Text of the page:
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What happens when a tooth is missing?

If you’re missing a tooth or more, you may find that there are other things you miss. You may miss your natural smile. You may miss the ability to chew apples, crackers and other food you desire. Maybe you feel self-conscious about your teeth and mouth, or discomfort as remaining teeth shift. And perhaps you’ve experienced muscle strains, an inability to speak clearly, headaches or unease in familiar situations at work, with friends or at home.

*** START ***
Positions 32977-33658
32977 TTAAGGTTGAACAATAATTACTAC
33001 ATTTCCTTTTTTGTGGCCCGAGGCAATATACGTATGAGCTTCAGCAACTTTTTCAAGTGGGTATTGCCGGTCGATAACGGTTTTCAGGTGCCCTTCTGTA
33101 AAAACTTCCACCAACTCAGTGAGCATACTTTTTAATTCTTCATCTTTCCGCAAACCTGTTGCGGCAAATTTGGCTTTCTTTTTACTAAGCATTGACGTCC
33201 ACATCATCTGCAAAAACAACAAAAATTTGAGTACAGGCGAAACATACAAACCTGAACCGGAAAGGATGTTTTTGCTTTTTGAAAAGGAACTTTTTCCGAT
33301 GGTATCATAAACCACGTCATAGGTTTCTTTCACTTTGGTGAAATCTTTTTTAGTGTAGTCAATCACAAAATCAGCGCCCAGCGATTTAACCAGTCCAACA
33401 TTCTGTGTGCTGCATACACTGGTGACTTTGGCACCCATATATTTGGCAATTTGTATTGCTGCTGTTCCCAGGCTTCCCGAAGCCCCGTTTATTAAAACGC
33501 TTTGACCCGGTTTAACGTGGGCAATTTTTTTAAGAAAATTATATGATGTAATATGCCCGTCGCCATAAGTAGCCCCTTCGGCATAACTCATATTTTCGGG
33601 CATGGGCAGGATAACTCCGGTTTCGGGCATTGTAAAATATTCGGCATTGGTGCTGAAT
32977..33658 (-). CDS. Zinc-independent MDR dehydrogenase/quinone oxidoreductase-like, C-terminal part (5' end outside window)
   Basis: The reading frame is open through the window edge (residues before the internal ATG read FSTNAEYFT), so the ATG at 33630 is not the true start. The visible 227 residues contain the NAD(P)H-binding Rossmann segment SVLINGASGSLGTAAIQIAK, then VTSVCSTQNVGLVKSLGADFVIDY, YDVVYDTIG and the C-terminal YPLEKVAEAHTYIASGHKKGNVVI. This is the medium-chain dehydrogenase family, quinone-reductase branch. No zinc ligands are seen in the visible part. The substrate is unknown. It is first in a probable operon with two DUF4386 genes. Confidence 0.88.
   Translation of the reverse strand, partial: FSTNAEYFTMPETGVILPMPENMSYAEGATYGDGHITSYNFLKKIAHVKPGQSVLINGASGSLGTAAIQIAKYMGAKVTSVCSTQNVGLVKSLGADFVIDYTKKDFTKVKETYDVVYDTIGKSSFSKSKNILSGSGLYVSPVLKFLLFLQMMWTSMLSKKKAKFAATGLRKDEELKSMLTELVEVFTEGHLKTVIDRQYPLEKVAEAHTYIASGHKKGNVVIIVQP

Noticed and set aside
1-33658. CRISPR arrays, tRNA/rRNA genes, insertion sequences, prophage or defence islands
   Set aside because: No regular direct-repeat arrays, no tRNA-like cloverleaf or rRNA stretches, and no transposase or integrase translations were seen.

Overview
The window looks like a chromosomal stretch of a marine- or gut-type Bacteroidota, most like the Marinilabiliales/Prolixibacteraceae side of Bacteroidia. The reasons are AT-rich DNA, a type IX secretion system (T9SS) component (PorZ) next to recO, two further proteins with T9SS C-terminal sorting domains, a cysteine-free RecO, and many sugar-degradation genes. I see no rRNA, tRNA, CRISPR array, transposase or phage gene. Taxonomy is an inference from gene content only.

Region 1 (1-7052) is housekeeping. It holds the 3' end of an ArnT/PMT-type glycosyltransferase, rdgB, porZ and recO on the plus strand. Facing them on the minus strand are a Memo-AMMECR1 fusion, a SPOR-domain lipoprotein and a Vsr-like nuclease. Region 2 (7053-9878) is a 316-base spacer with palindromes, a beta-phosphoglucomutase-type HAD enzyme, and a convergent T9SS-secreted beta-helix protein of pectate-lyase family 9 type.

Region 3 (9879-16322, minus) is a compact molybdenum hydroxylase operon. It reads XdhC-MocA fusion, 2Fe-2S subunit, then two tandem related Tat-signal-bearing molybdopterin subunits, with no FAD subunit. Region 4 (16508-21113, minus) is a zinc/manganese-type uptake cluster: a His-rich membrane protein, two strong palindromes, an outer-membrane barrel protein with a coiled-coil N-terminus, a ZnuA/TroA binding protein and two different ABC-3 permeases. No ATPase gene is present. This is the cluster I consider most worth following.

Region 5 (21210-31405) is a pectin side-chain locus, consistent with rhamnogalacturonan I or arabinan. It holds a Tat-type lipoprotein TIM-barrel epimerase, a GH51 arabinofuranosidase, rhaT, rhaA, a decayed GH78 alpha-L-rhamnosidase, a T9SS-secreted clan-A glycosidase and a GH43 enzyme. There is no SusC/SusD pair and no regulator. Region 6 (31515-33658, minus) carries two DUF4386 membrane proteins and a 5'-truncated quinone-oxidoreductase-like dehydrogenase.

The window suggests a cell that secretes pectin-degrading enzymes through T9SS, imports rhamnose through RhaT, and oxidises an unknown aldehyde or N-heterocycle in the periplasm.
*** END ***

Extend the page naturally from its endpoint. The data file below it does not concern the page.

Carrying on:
Naturally, the effect of tooth loss varies from person to person and depends on what exactly has been lost. If you’ve lost the crown, you’ve lost the visible part of your tooth. But if you’ve lost the root as well, you’ve lost the unseen part of your tooth. The root anchors the tooth in your jawbone, providing stable support for the crown. Without the root, the bone around the lost tooth may gradually recede, remaining teeth may shift and chewing may become more difficult with time.

You can choose from a number of ways to replace your tooth crowns. But if you’re interested in replacing your entire tooth – crown and root – your only option is dental implants.